PARKERSBURG - Officials with the Wood County Sheriff's Office welcomed a holding center officer with the highest grade point average of a graduate of the West Virginia Regional Jail Academy.
Desiree Carpenter is a new officer in the Wood County Sheriff's Office Holding Center.
Carpenter graduated from the academy in Glenville on Oct. 19. Officials said Carpenter was the academy's 105th graduating class valedictorian with a 99.6 GPA.
Recently hired holding center officer with the Wood County Sheriff’s Office, Desiree Carpenter, left, is welcomed to the Wood County Sheriff’s Office by director of confinement operations Steve Stephens at the academy in Glenville.
Carpenter's GPA was the highest in the history of the academy.
Carpenter of Parkersburg said she was looking for an opportunity to advance in her career when she decided to attend the academy for training.
"I've always wanted to be in law enforcement," she said. "Since I was a little girl."
- The Wood County Sheriff's Office said a recent graduate received the highest grade point average in the history of the West Virginia Corrections Academy.
- The academy has been in existence since 1982.
- Desiree Carpenter graduated the academy with a 99.6 GPA.
Carpenter said she was previously working as a secretary when she made the decision to change her career path. Carpenter will have been with the sheriff's office for a year in November.
"I love it," she said of her new job. "I can see me being here for a long time; it's the most satisfying job I've ever had."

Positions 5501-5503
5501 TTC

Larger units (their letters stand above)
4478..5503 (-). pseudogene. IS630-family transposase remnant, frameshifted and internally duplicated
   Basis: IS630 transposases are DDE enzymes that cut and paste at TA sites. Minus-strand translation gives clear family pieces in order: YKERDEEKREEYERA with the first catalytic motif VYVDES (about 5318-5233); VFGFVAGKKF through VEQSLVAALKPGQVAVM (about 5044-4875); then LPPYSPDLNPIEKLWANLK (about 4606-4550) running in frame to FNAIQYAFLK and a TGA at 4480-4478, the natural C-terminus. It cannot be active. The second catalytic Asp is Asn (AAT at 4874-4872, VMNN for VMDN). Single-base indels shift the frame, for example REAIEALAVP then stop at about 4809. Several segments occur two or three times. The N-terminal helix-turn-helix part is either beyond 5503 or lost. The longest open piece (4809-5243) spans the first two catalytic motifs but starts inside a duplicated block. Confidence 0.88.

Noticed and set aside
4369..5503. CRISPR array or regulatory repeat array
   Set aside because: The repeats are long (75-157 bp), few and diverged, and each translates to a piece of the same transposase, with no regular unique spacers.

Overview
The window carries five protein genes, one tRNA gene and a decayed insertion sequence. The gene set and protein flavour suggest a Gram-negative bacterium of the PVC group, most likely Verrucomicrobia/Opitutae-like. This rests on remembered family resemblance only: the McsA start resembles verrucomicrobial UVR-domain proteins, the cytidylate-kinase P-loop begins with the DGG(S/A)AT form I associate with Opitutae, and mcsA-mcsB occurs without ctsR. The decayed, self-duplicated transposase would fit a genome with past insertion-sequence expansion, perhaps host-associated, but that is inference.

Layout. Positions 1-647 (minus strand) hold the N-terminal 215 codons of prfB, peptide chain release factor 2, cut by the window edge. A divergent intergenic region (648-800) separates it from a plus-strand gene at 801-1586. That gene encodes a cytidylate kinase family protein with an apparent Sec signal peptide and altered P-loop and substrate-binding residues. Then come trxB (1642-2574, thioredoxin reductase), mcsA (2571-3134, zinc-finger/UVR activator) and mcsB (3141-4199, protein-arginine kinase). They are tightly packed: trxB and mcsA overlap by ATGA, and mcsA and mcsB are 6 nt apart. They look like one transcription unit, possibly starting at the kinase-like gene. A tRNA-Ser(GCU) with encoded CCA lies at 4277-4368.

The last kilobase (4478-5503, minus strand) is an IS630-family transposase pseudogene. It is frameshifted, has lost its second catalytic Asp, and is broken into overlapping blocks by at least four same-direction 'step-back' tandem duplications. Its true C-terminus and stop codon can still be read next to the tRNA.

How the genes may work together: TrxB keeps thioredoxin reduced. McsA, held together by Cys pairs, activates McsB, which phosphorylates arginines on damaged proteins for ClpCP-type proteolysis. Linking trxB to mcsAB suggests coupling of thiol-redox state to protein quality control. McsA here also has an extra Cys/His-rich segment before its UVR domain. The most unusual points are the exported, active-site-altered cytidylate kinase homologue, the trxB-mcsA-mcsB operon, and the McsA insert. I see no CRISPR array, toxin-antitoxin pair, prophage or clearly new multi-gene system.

"There are a lot of good people (at the sheriff's office)," she said. "It really makes it worthwhile."
Director of county confinement operations Steve Stephens said Carpenter was hired as a holding center officer with hopes to become a deputy. The sheriff's office has had three other officers graduate from the academy as valedictorian in the last 3.5 years, he said.
"We (the sheriff's office) are very proud of her," he said.
Stephens said all corrections officers go through the regional jail training; the holding center officers get the same training as any officer with the regional jail.
The West Virginia Corrections Academy provides a four-phase training program for sworn and civilian correction officers, officials said. Initially, all training for correctional officers was conducted at the West Virginia State Police Academy.
In 1982, then commissioner of corrections, W. Joseph McCoy, recognized the need for positive changes in the division's organizational culture and line operations, officials said. One of the actions taken was the creation of the West Virginia Corrections Academy.
In December 2009, the regional jail academy was relocated to Glenville, home to the West Virginia Department of Military Affairs and Public Safety Professional Development Center.
The academy is a separate unit within the division of corrections.
The academy works to instill personal discipline, strict adherence to the chain of command, the concept of teamwork and compliance with rules and regulations, officials said. Trainees are required to be in training eight hours a day, perform work details, stand inspections, participate in fitness training and are subject to curfew.